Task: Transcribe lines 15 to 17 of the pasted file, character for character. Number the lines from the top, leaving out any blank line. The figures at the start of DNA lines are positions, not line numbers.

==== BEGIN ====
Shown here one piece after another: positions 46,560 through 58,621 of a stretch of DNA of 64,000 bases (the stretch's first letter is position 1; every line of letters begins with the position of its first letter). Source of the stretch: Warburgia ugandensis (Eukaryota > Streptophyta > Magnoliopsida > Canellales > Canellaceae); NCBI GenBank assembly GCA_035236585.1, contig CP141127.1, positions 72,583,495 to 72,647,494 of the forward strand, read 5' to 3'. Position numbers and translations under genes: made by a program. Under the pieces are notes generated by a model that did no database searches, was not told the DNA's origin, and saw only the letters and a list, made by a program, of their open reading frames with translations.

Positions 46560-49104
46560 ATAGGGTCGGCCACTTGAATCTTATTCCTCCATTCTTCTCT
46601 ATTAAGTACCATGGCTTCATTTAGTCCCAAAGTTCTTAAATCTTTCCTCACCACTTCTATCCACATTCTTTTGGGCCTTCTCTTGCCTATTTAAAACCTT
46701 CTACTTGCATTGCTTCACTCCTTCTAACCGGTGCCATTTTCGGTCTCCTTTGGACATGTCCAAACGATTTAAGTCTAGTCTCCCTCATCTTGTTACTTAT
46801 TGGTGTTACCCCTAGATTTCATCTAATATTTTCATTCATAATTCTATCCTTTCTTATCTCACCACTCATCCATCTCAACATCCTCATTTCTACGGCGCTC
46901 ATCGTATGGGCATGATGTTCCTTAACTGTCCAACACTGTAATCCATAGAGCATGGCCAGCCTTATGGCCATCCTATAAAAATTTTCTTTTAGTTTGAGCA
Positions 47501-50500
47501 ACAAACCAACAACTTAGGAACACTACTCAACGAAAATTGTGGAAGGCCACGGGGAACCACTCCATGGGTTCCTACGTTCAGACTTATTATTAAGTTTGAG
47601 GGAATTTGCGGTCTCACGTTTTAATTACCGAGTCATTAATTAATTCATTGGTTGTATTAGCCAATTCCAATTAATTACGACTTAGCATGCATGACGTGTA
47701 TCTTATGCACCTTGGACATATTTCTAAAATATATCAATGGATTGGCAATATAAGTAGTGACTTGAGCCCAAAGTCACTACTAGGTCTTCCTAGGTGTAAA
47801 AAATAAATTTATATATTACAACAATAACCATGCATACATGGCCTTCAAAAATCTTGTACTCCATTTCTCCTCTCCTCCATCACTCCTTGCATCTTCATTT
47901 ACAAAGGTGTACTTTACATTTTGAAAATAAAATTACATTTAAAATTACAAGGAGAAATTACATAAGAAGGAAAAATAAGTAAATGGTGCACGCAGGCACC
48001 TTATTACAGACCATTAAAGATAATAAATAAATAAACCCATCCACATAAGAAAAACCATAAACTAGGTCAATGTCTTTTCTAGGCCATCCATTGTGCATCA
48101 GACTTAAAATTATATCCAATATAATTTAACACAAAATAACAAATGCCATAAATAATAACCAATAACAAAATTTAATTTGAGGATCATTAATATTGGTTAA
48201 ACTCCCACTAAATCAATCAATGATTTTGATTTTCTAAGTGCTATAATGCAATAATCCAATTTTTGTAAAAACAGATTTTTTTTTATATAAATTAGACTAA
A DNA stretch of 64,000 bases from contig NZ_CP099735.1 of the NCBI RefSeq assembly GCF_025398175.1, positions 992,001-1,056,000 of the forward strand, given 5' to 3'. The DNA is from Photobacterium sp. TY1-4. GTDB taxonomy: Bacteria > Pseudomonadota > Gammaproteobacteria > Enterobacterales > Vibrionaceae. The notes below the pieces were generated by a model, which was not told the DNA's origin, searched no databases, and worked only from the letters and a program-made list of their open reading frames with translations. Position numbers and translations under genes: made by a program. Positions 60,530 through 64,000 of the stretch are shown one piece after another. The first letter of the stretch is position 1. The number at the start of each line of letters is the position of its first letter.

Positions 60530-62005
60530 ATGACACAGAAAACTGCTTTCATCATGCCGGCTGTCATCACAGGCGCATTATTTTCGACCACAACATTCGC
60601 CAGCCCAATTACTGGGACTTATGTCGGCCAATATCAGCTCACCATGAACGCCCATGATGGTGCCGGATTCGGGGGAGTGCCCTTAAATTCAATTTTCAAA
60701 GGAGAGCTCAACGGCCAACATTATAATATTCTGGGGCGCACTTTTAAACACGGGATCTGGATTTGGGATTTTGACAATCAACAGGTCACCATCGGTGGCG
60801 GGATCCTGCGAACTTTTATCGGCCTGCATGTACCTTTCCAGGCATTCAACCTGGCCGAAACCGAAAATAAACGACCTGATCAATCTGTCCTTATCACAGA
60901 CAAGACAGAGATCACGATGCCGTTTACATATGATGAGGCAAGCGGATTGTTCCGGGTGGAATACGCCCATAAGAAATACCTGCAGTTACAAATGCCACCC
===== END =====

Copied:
48101 GACTTAAAATTATATCCAATATAATTTAACACAAAATAACAAATGCCATAAATAATAACCAATAACAAAATTTAATTTGAGGATCATTAATATTGGTTAA
48201 ACTCCCACTAAATCAATCAATGATTTTGATTTTCTAAGTGCTATAATGCAATAATCCAATTTTTGTAAAAACAGATTTTTTTTTATATAAATTAGACTAA
A DNA stretch of 64,000 bases from contig NZ_CP099735.1 of the NCBI RefSeq assembly GCF_025398175.1, positions 992,001-1,056,000 of the forward strand, given 5' to 3'. The DNA is from Photobacterium sp. TY1-4. GTDB taxonomy: Bacteria > Pseudomonadota > Gammaproteobacteria > Enterobacterales > Vibrionaceae. The notes below the pieces were generated by a model, which was not told the DNA's origin, searched no databases, and worked only from the letters and a program-made list of their open reading frames with translations. Position numbers and translations under genes: made by a program. Positions 60,530 through 64,000 of the stretch are shown one piece after another. The first letter of the stretch is position 1. The number at the start of each line of letters is the position of its first letter.